• A viable partner is interested in digitizing material, according to our established principles (Appendix A), in a manner that will support preservation and improve public access to a substantial body of records, at a significant cost savings to the government.

For internal efforts:

• The digitizing of the materials in question meets a demonstrated need of one or more of our major customer groups. NARA serves a broad spectrum of American society, as well as researchers worldwide, including:
* genealogists and family historians
* academic, business, occupational, and historical researchers
* students and educators (K-16)
* publication and broadcast journalists
* Congress, the White House, the Courts, and other public officials
* Federal Government agencies and the individuals they serve
* state and local government personnel
* professional organizations and their members
* supporters' groups, foundations, and donors of historical materials
* veterans, current and former Federal employees, their families, and authorized representatives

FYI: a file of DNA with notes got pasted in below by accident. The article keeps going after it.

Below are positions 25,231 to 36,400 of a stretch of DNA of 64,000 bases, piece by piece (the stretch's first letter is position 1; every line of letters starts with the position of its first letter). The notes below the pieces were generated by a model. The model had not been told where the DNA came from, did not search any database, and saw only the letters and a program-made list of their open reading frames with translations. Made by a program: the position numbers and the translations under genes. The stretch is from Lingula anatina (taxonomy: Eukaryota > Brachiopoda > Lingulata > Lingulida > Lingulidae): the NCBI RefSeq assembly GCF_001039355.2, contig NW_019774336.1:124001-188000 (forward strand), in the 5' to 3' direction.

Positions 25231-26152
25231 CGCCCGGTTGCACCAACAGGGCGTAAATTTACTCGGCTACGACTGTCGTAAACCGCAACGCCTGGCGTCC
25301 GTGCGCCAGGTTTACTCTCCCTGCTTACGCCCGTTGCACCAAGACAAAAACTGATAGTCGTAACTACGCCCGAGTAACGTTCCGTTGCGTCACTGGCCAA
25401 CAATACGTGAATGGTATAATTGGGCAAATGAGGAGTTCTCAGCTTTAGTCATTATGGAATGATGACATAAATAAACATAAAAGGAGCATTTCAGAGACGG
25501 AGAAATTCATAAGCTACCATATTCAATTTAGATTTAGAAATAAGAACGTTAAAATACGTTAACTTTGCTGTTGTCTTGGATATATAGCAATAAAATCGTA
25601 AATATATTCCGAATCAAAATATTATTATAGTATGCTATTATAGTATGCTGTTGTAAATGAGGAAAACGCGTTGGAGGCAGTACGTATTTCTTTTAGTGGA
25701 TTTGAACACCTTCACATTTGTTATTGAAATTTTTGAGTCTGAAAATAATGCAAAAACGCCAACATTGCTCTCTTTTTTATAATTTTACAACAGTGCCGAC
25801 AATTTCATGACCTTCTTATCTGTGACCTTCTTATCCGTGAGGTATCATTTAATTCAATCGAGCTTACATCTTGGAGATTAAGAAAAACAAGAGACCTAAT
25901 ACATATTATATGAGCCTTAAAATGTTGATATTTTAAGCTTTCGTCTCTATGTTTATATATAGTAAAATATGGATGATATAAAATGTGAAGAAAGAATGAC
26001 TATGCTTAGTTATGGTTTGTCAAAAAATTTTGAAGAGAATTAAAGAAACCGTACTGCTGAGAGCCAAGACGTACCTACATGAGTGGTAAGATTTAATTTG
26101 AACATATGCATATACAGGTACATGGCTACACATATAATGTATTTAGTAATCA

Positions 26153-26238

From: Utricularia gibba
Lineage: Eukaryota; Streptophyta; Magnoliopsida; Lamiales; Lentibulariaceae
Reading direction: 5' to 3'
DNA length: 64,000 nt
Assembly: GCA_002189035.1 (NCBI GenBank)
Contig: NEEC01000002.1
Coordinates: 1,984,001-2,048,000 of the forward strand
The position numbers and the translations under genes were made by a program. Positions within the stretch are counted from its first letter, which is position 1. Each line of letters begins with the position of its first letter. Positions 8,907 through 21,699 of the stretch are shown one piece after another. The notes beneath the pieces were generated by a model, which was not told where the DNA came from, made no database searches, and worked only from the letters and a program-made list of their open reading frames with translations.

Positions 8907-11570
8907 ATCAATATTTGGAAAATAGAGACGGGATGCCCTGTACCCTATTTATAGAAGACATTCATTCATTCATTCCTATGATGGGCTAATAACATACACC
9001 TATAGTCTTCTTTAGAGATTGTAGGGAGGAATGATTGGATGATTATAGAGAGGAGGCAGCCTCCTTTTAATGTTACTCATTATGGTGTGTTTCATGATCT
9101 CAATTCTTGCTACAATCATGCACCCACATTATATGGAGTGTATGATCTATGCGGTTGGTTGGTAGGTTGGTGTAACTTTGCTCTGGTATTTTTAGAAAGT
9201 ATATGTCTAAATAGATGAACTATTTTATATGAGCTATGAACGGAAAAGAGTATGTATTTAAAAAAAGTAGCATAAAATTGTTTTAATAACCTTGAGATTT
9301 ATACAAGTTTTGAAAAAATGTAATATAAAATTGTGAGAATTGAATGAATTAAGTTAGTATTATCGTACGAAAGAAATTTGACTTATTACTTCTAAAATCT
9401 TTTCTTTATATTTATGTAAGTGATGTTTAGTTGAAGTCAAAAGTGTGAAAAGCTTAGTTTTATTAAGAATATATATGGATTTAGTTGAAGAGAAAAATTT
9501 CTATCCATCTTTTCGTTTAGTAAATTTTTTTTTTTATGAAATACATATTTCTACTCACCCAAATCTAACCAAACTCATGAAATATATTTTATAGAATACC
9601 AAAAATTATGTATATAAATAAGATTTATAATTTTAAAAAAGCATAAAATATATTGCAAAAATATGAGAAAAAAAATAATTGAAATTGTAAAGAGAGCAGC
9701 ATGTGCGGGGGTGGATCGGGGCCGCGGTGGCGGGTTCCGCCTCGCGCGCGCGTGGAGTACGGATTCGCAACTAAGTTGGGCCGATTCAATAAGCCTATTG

* general public, including museum visitors

• The material is not currently readily available in other formats (such as microfilm).

• Digitizing the materials in question meets a demonstrated and high priority preservation need for the agency consistent with the proper performance of agency function.

• Funding is available or likely to be available and sustainable for the project."

Section III lists records by Archive or Library location.

Section V is not available yet.

NARA particularly wants comments relevant to Sections 2, 3, 5 and Appendix A. You really need to read the whole document to make any intelligent comment.

In summary, this looks like an ambitious plan to digitize the NARA holdings using partnerships and their own resources.

The sobering part of it is that the goal is to achieve digitization of 1% of the Archives holdings by 2012. But, but, but ... we want 100%, and we want it now!

Remembering 9/11 - and looking ahead

Miriam Midkiff at Ancestories2 has posted a prompt for journaling about where you were on 11 September 2001 and your reactions to it. She has also posted her own thoughts from 12 September 2001 which are interesting.

The list of questions and my answers, with 20/20 hindsight, include:

1) How did you hear about the attacks of 9/11?